The second opener
Since Andrew Strauss's retirement in 2012, the England team has tried six different men to partner Alastair Cook at the top of the batting order, for an average of six Tests each. None of them except Nick Compton has managed to pass fifty more than twice, although only Carberry and Trott have failed to make centuries:
There are a handful of players that might fill the gap at the top of the order. Unfortunately, very few make a compelling case for the spot:
However, he may still have to wait until after the UAE to show what he can do. In order to accommodate a second spinner in the UAE, it is possible that Moeen Ali will be promoted from number eight to the top of the order. In his favour would be that he has a good record in the top three for Worcestershire and opening the batting in One-Day Internationals, although he has rarely if ever been used as a first-class opener.
There is also a chance that one Yorkshireman will be replaced by another, with Alex Lees having long been regarded as an England prospect. Although his Championship stats - a career average under 40 and just one century this season - don't suggest that he simply must be picked, they do bear a striking similarity to Joe Root's career record when he was handed an England debut.
Finally, it is just about feasible that England will pick a tall, left-handed Essex opener to partner their tall, left-handed Essex opener. Although his runs have come in Division Two, he is the only young opening batsman who averages over 40, and bears a striking similarity to the England captain at the crease. If the aim is to pick one specialist and stick with them, then Browne may be the best bet.
During the same period, spinning duties have changed hands with alarming frequency. Although Moeen Ali has been the preferred post-Swann option, he has been unable to shake the tag of being a "batsman who bowls" and not the "proper spinner" that the England team needs:
It is unthinkable that Moeen would be dropped for the UAE tour, but it is possible that he may slip back to a more of a second spinner's role while someone else is brought into the side to be the main strike bowler. Once again, there are few stand-out candidates:
Instead, the heir apparent is Adil Rashid, who has spent England's last ten Tests as a drinks waiter and squad-filler. Between times, he has made a return to the ODI and Twenty20 teams, and continues to be an effective all-rounder for Yorkshire. Were he to be selected, it could be in place of Jonny Bairstow, allowing for a specialist opener to fulfil that role. He is the first cab off the rank, but his habit of bowling a lot of bad balls means that neither he nor Moeen Ali will offer the control that Team England requires.
James Tredwell could offer that control. His two Tests, spread across five years, have been characterised by him refusing to concede runs, and picking up wickets due to the resulting pressure. Despite being an unfashionable cricketer playing for an unfashionable county, the tour of the UAE would be the perfect opportunity for him if he and Moeen weren't both off-spinners. It seems that this will be used as a reason not to select him.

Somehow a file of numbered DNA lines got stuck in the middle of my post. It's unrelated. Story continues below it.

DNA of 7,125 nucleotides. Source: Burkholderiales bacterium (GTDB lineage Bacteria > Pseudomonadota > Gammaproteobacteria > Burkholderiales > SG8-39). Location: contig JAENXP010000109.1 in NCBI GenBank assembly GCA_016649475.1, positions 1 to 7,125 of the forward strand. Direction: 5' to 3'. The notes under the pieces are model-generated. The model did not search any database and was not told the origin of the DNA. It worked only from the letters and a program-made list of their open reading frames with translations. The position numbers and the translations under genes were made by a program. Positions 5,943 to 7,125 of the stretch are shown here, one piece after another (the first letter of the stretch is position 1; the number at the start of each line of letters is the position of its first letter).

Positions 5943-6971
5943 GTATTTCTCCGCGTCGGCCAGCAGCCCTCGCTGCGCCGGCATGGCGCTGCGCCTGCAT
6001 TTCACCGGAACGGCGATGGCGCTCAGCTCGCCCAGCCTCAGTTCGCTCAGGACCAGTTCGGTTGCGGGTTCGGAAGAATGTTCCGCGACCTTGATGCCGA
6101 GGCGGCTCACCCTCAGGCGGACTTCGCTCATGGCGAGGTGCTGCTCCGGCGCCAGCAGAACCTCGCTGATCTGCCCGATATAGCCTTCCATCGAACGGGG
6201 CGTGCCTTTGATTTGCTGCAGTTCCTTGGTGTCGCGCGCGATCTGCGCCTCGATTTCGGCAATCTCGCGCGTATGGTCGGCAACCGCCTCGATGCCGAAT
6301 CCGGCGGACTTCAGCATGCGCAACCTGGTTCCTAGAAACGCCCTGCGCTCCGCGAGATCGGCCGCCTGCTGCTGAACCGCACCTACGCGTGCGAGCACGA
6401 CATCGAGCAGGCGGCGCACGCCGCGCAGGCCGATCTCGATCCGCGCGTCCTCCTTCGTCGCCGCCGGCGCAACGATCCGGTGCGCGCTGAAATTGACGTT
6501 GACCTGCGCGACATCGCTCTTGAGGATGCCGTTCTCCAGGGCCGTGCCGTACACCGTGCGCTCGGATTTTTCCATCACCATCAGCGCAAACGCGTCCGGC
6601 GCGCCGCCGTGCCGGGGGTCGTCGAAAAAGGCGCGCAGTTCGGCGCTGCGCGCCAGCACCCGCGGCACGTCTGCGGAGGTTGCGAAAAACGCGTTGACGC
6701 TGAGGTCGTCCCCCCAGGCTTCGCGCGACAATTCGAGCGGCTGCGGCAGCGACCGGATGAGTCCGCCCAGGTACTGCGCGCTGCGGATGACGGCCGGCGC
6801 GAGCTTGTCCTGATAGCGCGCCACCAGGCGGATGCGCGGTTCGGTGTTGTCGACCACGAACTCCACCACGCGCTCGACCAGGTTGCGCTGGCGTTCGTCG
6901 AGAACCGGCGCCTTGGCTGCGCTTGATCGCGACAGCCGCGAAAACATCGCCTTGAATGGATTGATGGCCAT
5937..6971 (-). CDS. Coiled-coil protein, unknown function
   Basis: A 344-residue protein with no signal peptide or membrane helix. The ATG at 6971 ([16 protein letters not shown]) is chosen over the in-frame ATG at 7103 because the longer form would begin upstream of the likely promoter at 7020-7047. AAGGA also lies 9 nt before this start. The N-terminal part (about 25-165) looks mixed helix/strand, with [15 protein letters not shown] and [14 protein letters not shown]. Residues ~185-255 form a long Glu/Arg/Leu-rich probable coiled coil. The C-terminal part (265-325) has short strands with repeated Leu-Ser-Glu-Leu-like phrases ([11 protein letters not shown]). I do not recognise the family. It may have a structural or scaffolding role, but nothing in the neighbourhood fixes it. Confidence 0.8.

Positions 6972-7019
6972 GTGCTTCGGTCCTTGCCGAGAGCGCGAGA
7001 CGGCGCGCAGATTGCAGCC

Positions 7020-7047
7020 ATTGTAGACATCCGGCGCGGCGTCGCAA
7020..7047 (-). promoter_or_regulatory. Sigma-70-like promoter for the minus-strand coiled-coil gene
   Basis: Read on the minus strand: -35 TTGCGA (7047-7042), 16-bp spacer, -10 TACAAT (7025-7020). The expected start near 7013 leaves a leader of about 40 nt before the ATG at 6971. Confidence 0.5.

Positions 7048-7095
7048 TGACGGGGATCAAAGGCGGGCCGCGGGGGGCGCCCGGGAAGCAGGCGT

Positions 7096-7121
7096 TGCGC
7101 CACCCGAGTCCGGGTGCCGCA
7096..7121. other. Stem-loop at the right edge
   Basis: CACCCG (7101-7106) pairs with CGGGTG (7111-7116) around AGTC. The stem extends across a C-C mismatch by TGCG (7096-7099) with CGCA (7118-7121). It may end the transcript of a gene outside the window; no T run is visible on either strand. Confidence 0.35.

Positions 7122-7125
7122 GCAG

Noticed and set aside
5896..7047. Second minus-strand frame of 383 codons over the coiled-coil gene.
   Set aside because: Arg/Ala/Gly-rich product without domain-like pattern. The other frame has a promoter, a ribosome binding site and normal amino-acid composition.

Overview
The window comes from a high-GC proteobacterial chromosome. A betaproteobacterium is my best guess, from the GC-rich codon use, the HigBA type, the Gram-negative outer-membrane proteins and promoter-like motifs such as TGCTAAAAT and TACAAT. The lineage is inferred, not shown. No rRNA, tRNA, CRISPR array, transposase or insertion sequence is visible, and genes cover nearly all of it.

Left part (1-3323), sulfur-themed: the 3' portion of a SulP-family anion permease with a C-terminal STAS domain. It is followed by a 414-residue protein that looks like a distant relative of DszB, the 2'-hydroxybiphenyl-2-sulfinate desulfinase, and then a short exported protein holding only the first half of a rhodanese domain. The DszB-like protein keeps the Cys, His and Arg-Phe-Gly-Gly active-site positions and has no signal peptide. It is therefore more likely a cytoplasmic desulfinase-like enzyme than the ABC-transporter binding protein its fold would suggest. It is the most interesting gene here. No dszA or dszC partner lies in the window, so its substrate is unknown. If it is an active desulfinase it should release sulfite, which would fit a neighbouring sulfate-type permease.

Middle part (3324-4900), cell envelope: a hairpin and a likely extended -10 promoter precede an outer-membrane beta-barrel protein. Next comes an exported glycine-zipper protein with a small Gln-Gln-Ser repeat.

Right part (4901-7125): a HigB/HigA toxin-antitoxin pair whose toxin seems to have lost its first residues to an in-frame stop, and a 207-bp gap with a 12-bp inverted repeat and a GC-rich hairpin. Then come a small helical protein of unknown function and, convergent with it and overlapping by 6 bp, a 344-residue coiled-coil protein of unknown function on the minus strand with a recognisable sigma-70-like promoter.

All of which leaves Zafar Ansari. Despite an unremarkable career record, he has bowled very well this season and has been rewarded with a call-up to the washed-out ODI in Ireland. Significantly, he also opens the batting for Surrey, and while he hasn't set the world alight with that facet of his game, he might just be the masking tape that England can use to fix two problems in one go. The usually well-informed George Dobell has hinted that this is a strong possibility.
Personally, I don't know who I'd pick. It would be tempting to take a chance on Liam Dawson, despite being yet another spinner with unflattering career numbers.
The third seamer
Despite having tried several seamers to complement Anderson and Broad, none has really put their name on a place in the side to the extent that would mean they pick themselves:
In the UAE, where two spinners will be the order of the day, Ben Stokes will be more than adequate as a third seamer for England. Once they get to South Africa, however, they will be needing to include another quick bowler to better exploit the conditions. The man who should have the first opportunity to make the role his own is Steven Finn. In spite of his recent problems, he has returned to the side and taken plenty of wickets - although he has yet to prove that the Edgbaston performance was more than just a flash in the pan. All the same, his impressive return to the fold should give him priority over the likes of Wood and Jordan, who have been less than effective.
The selectors will also be hoping that their answers to some of the questions faced by the England team will solve some of the other problems that linger in the English Test side. Perhaps the selection of Adil Rashid will mean that Jonny Bairstow, whose Test batting record has more than a passing resemblance to that of Mitchell Starc, will no longer be needed. Perhaps the selection of Zafar Ansari will help England to stumble on an opener who can handle real pace. Or perhaps they'll be back in the same position in twelve months' time.